December 31, 2008
It is hard to believe that 2008 is already coming to an end. As a Realtor this year has been especially difficult for me, but I am well aware that I have done better than most and for this I’m grateful. So many of my fellow real estate agents have long left the business. Knowing that I’m still here and actually thriving makes me feel fortunate and appreciative to those that have maintained their loyalty, trust and friendship with me. You know who you are. I really owe you a lot so thank you.
2009 is around the corner and I’m very excited. Yeah, this sounds strange coming from a Realtor during one of the worst real estate markets in US history, but I’m more than serious. Challenging times build character and force those that want to survive to step up to the plate and adapt to the times. I believe I have done this.
In 2008 I have devoted myself to my clients and relearning the entire business of residential real estate. So much has changed. Realtors can no longer sit back and expect business to land in their laps. We have to bust our butts exceeding our clients expectations…but this just isn’t enough by itself. The Realtors that are surviving are the ones that are mastering the new real estate market.
What do you mean by the new real estate market?
The new real estate market is all about sellers owing far more than which they can possible sell their homes. The new market is focused on these “Short Sales” and only Realtors that dedicate themselves to learning everything possible about handling short sales have any chance of survival. Short sales aren’t pretty. They take discipline, knowledge and patience. To date I have close to a 100% success rate at getting short sale listings sold and closed, which according to my real estate friends is quite high.
The hardest part about dealing with short sales is negotiating with the banks. So much happens behind the sellers back. This is usually a good thing because that is what Realtors are hired to do. We’re hired to handle things for the seller or buyer. With short sales there are all sorts of battles going on behind the scenes and it takes a strong Realtor to remain standing when the smoke clears. Banks are unemotional and consider your home nothing more than an asset. They literally refer to your home as “Asset #705,” as an example. All the heart and soul you have poured into making your house a home doesn’t mean a thing to them. This is why it helps to have a solid real estate agent representing you through the short sale transaction. Your emotional attachment to the situation makes it nearly impossible to deal with the decision makers at your bank.
In 2009 we can all expect a rough road for the Florida real estate market. Those sellers that think they are somehow immune to market conditions have a shock in store for them. I deal with these people everyday and as a general rule I walk away from such listings. In 2009 you had better understand that your home is worth far less than it was a few years ago during the peak of the real estate boom. Once you get this concept into your head success is on the horizon.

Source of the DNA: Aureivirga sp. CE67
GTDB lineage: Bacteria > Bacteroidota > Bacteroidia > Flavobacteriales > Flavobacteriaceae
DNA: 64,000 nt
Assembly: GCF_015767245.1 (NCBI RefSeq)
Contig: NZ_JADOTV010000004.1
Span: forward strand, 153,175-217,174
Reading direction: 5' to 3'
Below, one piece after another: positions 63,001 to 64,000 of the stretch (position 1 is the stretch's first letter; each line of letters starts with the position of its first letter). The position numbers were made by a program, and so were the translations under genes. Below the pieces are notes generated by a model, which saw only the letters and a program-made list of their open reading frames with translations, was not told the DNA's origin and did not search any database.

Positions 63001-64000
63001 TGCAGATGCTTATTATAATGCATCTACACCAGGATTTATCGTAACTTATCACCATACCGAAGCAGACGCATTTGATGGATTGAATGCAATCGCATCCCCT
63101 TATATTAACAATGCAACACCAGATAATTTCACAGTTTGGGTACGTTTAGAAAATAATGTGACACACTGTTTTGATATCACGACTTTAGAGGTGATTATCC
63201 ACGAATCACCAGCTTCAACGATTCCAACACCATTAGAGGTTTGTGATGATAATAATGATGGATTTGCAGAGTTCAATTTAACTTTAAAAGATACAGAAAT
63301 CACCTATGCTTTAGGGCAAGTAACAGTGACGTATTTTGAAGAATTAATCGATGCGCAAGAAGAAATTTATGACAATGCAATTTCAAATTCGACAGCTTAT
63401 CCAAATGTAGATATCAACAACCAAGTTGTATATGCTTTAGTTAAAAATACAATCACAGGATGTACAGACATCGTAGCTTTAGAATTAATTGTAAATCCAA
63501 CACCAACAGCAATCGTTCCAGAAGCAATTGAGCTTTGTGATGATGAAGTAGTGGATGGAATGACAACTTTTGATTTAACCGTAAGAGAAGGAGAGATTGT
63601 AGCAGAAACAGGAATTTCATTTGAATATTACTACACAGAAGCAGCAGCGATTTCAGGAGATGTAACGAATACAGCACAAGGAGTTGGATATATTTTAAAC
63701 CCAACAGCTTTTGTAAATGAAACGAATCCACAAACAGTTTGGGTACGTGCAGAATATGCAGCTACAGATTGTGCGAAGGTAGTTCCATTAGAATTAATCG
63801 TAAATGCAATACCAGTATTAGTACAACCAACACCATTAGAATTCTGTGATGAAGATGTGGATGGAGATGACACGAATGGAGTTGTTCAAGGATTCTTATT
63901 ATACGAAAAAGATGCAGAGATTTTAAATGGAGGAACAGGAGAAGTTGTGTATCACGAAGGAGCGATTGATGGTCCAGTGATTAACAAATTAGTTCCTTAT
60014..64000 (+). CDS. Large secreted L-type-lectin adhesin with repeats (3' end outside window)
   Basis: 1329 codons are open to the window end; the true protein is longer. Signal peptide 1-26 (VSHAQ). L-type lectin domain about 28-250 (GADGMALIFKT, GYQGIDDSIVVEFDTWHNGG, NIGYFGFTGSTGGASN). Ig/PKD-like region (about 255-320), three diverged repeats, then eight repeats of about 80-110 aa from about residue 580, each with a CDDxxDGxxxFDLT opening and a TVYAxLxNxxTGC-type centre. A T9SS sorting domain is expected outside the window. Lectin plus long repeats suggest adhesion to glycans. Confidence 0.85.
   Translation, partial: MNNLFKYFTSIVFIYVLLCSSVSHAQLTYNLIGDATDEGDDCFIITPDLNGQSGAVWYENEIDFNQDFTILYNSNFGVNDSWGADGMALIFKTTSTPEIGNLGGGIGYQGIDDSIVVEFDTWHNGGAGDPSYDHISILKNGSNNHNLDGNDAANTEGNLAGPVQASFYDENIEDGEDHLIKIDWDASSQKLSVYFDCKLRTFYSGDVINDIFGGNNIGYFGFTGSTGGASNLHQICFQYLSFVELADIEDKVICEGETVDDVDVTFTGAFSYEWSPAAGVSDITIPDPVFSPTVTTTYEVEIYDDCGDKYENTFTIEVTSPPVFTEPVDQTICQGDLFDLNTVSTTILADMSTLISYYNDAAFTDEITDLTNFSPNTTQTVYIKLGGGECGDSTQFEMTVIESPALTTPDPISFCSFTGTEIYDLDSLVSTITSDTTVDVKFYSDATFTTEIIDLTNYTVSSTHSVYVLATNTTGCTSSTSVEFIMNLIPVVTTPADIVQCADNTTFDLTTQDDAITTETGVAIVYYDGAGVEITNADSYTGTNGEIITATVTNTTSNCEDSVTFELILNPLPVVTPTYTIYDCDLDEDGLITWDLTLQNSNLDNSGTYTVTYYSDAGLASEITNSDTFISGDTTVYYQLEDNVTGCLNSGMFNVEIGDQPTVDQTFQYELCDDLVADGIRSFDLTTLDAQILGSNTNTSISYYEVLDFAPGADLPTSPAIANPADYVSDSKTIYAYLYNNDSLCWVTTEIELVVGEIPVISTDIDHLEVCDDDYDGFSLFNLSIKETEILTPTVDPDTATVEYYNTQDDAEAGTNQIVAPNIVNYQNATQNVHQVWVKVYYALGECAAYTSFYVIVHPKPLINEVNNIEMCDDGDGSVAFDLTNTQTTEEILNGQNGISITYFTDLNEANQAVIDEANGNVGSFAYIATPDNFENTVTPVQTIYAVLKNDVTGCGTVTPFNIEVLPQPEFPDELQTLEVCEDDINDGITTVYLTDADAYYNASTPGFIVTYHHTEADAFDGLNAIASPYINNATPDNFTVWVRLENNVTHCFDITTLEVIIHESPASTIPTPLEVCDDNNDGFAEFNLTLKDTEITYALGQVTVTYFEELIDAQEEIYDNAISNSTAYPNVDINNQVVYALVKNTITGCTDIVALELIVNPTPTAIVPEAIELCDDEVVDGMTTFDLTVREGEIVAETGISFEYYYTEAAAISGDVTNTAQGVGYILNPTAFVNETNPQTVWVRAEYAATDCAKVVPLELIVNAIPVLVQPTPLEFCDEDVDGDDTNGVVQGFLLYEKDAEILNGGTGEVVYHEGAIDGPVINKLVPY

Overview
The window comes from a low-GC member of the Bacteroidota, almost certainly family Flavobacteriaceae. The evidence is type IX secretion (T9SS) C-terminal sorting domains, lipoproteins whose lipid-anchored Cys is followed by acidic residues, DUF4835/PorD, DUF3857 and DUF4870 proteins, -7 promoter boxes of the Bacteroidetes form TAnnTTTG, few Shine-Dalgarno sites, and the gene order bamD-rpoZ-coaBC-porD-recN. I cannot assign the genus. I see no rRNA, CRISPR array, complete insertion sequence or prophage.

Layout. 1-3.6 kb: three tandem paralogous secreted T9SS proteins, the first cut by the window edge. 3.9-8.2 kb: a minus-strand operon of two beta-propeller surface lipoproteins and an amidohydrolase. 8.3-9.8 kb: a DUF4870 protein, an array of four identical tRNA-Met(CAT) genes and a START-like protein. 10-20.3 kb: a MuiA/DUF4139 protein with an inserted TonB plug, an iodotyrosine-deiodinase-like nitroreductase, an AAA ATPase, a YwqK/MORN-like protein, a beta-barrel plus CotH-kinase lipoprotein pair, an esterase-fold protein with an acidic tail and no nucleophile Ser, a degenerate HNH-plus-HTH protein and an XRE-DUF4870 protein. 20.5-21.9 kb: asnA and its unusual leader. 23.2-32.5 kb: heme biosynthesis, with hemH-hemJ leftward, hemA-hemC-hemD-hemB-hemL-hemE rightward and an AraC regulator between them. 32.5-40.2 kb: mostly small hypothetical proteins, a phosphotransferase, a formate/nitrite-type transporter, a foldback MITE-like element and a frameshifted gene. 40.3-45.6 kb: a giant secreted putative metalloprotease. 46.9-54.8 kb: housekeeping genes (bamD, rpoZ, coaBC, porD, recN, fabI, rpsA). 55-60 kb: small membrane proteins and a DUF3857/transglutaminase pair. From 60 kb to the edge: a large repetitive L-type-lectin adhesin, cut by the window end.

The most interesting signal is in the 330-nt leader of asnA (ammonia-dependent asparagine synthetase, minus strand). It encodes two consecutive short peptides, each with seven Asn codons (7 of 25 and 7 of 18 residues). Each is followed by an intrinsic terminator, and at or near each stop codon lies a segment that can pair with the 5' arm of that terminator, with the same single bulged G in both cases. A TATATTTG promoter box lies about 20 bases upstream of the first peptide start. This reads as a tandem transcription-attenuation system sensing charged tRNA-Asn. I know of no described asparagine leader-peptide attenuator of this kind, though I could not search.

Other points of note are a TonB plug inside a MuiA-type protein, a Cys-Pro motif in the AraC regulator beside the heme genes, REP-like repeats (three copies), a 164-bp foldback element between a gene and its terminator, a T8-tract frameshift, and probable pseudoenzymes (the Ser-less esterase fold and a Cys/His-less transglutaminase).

Again, Happy New Year to all my clients, friends and family. It has been both a pain and a pleasure helping you reach your real estate goals in 2008. Hey, I’m being honest. No pain no gain they say. Who exactly is this “they” anyway? Drive safely tonight and wear your helmets.
December 21, 2008
(877) 216-8448 or (866) 261-5642 or (800)766-0987 or (800) 678-7986 for payment assistance
Borrower Counseling Services
Monday – Friday 8:00 a.m. – 9:00 p.m., CT
Saturday 9:00 a.m. – 2:00 p.m., CT
Doing short sales with Wells Fargo doesn’t have to be stressful. Of all the banks Wells Fargo is one of the easiest to deal with. Please join the discussion and share your short sale story below. Keep in mind that I am a Tampa Bay Florida Realtor and not a Wells Fargo employee. Don’t post your personal information such as account numbers, names, phone numbers, addresses, etc…
I’ll try to respond as often as possible to questions about the Wells Fargo short sale or Loss Mitigation process. But I cannot answer legal questions or tax questions, especially for all of you people posting that aren’t in Florida. I’m a Florida Realtor and my real estate knowledge is restricted to Florida real estate transactions.
December 18, 2008
The following is a list of Hillsborough County Middle Schools:
- John Quincy Adams Middle School
- Louis Benito Middle School
- James Buchanan Middle School
- Gordon Burnett Middle School
- Guy O. Burns Middle School
- Dr. John A. Coleman Middle School
- Pete Davidsen Middle School
- Dowdell Middle Magnet School
- Dwight D. Eisenhower Middle School
- J. Crockett Farnell Middle School
- Andrew J. Ferrell Middle Magnet School
- Benjamin Franklin Middle Magnet School
- Don G. Giunta Middle School
- Angelo L. Greco Middle School
- Ben Hill Middle School
- Clemmie Ross James Middle School
- Jinks Jennings Middle School
- Liberty Middle School
- James Madison Middle School
- Horace Mann Middle School
- Edward Jackson Marshall Middle School
- Bob Martinez Middle School
- Eldridge F. McLane Middle School
- Memorial Middle School
- James Monroe Middle School
- Mulrennan Middle School
- Orange Grove Middle Magnet School
- William G. Pierce Middle School
- Progress Village Middle Magnet School
- Sam Rampello Middle School
- Gen. James D. Randall Middle School
- Marion S. Rodgers Middle School
- Roland Park Middle School
- Beth Shields Middle School
- Sligh Middle Magnet School